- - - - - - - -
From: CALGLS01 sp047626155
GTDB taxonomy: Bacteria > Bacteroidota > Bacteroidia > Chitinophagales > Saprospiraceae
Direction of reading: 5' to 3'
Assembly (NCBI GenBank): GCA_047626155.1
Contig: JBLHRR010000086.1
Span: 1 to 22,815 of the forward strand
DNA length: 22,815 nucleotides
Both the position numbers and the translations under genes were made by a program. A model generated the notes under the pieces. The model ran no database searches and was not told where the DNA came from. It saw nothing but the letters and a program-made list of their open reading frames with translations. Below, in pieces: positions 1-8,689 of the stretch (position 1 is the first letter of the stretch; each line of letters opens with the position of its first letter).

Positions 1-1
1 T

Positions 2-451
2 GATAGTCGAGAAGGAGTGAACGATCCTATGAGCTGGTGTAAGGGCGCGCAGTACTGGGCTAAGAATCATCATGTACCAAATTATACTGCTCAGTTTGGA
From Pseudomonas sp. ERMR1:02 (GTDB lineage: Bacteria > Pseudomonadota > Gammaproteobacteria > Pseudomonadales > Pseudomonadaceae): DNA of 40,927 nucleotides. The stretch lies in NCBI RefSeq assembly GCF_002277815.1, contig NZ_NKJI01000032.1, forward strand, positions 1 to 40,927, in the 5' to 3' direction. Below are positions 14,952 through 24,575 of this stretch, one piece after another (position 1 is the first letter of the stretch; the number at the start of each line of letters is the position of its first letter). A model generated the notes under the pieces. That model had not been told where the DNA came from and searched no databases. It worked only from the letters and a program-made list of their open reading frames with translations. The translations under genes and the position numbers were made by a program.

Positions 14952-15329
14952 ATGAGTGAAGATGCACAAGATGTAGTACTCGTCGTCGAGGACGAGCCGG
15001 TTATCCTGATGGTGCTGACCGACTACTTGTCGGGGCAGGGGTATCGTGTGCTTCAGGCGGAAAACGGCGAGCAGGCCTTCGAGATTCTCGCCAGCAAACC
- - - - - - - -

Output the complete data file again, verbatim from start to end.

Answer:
From: CALGLS01 sp047626155
GTDB taxonomy: Bacteria > Bacteroidota > Bacteroidia > Chitinophagales > Saprospiraceae
Direction of reading: 5' to 3'
Assembly (NCBI GenBank): GCA_047626155.1
Contig: JBLHRR010000086.1
Span: 1 to 22,815 of the forward strand
DNA length: 22,815 nucleotides
Both the position numbers and the translations under genes were made by a program. A model generated the notes under the pieces. The model ran no database searches and was not told where the DNA came from. It saw nothing but the letters and a program-made list of their open reading frames with translations. Below, in pieces: positions 1-8,689 of the stretch (position 1 is the first letter of the stretch; each line of letters opens with the position of its first letter).

Positions 1-1
1 T

Positions 2-451
2 GATAGTCGAGAAGGAGTGAACGATCCTATGAGCTGGTGTAAGGGCGCGCAGTACTGGGCTAAGAATCATCATGTACCAAATTATACTGCTCAGTTTGGA
From Pseudomonas sp. ERMR1:02 (GTDB lineage: Bacteria > Pseudomonadota > Gammaproteobacteria > Pseudomonadales > Pseudomonadaceae): DNA of 40,927 nucleotides. The stretch lies in NCBI RefSeq assembly GCF_002277815.1, contig NZ_NKJI01000032.1, forward strand, positions 1 to 40,927, in the 5' to 3' direction. Below are positions 14,952 through 24,575 of this stretch, one piece after another (position 1 is the first letter of the stretch; the number at the start of each line of letters is the position of its first letter). A model generated the notes under the pieces. That model had not been told where the DNA came from and searched no databases. It worked only from the letters and a program-made list of their open reading frames with translations. The translations under genes and the position numbers were made by a program.

Positions 14952-15329
14952 ATGAGTGAAGATGCACAAGATGTAGTACTCGTCGTCGAGGACGAGCCGG
15001 TTATCCTGATGGTGCTGACCGACTACTTGTCGGGGCAGGGGTATCGTGTGCTTCAGGCGGAAAACGGCGAGCAGGCCTTCGAGATTCTCGCCAGCAAACC